I look to see if they can move me. Maria, who I really believe is one of a kind—we didn’t move forward with the movie until we found Borat’s daughter. We interviewed hundreds of actors, and Maria is a revelation. She’s hilarious, she’s courageous, she’s filming scenes with real people and was involved in some terrifying situations. We interviewed her three times. One of them was with real people, and seeing her ingenuity, she did stuff that I hadn’t seen any other actor do.

“Imagine that you’ve got an interview process that involves trying to convince real people that you are real. It’s not easy.”

Imagine that you’ve got an interview process that involves trying to convince real people that you are real. It’s not easy. And, by the way, we had brilliant actresses who came in and they were hilarious in the room and they were brilliant improvisers. Then they’d sit down with a real person in public, and the real person, within a minute, would say, “You’re an actor. What is this? Some kind of a joke?” Some of them were brilliant. They were very accomplished. I won’t say who they were. [Bakalova] had it because I knew for the movie to really work, you had to believe despite the madness of all the stuff and the layers it’s playing at and the satire and the comedy, I knew that at its core, you had to care about these two characters. You had to believe that this was a dad who was growing into being a real father and growing to respect and admire and love his daughter. This was a daughter who was growing to disrespect and reject her father and the lifestyle that he had given her. At the end, for the movie to be powerful, they both have to exist on their own terms.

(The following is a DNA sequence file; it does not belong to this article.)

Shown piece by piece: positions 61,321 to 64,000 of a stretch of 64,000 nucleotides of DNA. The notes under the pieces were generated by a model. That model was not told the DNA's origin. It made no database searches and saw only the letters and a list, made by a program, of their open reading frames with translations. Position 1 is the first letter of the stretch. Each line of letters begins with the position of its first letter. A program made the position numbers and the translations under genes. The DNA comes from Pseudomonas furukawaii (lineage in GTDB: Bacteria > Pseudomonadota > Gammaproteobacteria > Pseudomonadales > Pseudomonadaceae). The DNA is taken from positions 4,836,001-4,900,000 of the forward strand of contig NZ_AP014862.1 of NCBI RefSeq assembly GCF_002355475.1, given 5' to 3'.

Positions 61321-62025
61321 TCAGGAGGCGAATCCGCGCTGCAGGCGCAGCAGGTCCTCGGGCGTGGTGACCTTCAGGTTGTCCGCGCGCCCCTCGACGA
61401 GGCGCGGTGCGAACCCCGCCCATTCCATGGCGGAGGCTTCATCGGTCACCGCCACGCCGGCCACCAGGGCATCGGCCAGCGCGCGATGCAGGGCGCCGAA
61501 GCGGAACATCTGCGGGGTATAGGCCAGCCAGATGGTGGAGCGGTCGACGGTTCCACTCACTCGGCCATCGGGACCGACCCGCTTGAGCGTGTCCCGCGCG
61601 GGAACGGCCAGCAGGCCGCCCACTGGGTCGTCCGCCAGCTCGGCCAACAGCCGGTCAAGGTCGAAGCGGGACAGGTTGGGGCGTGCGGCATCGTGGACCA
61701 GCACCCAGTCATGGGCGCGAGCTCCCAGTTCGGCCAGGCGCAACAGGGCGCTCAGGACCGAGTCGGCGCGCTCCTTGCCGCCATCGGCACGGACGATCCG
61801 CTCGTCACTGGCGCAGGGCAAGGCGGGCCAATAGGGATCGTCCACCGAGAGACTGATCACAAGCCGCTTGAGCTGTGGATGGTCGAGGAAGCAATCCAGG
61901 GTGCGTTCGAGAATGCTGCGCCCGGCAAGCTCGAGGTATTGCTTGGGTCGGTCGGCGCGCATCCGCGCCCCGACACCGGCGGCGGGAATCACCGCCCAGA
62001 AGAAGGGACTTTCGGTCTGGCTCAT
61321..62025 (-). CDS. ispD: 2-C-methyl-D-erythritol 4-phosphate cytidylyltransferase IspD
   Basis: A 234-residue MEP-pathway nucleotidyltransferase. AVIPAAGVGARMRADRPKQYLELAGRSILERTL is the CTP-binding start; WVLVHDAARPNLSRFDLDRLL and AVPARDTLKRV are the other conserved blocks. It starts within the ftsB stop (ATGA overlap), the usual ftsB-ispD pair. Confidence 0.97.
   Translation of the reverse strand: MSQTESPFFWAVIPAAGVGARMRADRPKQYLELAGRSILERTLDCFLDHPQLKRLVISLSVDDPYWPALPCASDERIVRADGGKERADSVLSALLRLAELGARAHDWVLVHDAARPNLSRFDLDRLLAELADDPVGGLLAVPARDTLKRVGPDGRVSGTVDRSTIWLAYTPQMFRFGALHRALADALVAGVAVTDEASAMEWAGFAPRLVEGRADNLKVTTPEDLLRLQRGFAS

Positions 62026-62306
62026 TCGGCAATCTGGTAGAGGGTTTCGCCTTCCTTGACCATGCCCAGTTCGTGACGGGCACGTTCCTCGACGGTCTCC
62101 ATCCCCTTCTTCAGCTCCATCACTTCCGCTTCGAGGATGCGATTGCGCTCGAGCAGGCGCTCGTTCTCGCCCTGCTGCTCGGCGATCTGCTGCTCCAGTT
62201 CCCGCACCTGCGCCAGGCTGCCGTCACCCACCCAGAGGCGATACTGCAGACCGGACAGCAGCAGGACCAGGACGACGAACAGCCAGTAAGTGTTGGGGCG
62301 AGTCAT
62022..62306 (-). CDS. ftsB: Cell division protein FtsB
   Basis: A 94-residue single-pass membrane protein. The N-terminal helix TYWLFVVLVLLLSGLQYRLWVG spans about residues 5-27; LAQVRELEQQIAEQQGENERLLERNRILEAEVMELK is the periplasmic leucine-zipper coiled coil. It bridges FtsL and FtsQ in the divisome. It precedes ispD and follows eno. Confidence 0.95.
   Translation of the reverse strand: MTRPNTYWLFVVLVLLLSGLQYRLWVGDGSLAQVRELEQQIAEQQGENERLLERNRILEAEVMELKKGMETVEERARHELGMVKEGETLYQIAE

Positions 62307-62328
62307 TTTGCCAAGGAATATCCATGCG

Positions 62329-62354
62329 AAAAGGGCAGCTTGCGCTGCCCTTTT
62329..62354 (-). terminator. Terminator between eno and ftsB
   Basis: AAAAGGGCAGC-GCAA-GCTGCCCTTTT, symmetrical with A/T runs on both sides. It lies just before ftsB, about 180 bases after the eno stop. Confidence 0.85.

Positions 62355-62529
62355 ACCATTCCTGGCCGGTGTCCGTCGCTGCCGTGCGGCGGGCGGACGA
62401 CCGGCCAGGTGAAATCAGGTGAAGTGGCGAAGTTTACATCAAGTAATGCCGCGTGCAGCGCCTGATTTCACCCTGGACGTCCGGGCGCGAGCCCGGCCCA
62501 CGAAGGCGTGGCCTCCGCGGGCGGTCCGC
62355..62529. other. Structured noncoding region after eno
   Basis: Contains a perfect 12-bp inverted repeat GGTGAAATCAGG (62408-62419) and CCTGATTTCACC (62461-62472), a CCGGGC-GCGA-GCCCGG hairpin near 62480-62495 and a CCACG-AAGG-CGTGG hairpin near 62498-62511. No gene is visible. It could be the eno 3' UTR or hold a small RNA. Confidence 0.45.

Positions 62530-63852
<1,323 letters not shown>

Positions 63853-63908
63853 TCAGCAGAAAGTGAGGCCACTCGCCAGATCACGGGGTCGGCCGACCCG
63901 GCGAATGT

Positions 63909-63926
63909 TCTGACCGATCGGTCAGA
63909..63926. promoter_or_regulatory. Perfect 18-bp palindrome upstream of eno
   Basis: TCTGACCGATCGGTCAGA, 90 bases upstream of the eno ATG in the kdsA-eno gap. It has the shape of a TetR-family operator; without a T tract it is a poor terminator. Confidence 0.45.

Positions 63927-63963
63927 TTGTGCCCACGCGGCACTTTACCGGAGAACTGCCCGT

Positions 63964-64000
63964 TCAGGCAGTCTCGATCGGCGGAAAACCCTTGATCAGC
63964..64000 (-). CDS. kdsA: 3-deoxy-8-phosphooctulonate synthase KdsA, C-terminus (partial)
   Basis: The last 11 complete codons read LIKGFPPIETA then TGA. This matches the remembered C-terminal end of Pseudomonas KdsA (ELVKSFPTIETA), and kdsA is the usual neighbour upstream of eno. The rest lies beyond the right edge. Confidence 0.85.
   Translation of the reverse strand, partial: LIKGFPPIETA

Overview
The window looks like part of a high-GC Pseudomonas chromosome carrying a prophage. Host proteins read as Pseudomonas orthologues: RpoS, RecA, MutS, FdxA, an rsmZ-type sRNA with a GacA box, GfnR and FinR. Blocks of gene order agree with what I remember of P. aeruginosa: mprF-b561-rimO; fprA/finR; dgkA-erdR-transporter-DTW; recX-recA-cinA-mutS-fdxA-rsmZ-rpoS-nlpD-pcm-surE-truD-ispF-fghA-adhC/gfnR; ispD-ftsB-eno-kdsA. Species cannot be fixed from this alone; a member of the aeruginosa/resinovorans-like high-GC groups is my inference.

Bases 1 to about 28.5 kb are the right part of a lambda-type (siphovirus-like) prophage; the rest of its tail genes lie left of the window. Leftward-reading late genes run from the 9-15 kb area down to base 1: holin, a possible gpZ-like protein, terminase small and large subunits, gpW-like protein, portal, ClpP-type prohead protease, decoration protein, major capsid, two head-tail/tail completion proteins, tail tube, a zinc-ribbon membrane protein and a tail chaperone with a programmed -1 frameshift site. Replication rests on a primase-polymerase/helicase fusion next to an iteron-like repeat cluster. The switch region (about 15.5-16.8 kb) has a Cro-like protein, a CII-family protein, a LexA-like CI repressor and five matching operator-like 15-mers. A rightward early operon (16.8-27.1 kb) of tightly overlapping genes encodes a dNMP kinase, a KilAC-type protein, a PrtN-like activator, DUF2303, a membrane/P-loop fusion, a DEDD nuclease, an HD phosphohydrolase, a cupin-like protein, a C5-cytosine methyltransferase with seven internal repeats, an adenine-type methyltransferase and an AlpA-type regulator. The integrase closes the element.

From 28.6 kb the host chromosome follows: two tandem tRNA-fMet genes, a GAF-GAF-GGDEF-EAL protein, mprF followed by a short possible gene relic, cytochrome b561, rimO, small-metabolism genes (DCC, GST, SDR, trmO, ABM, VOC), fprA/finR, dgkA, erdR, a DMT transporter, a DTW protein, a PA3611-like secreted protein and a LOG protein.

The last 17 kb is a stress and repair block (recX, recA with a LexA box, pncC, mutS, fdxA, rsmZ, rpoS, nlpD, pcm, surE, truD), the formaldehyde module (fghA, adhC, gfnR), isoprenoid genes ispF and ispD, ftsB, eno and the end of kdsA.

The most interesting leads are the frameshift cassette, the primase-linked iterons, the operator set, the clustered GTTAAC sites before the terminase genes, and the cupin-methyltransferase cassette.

What is one screen performance that comes to mind that every actor should see?
There are so many; so many actors who I completely admire. I’d say Daniel Day-Lewis in “There Will Be Blood.” He’s my acting crush. It’s such a large character that you could imagine people not believing [him]. Also, in “Gangs of New York”—now I’m thinking about [Day-Lewis]. That character is so extreme that in the hands of a lesser actor, it would have been unbelievable. That’s what I love, a larger-than-life character that you believe exists—that’s what I aspire to.

What advice would you give your younger self?
When I left university, I was quite arrogant. The life of an actor, no matter how good you are, no matter how much talent you have, is so dependent on luck, so when the opportunity comes, you’ve got to be great. It’s tough; it never gets easier. “Borat” the movie was the hardest thing I’ve ever had to do in my life. “Chicago 7” had its own incredibly hard challenges. It’s never easy to do really, really good stuff. Some people find it incredibly easy; I find it so hard. It’s why I work very rarely. I think actors are really brave, because you’re inherently living a life that’s deeply unstable. Peaks are followed by troughs. You need luck, you need talent, and you need to work your ass off.

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Benjamin Lindsay
Benjamin Lindsay is managing editor at Backstage, where if you’re reading it in our magazine, he’s written or edited it first. He’s also producer and host of a number of our digital interview series, including our inaugural on-camera segment, Backstage Live.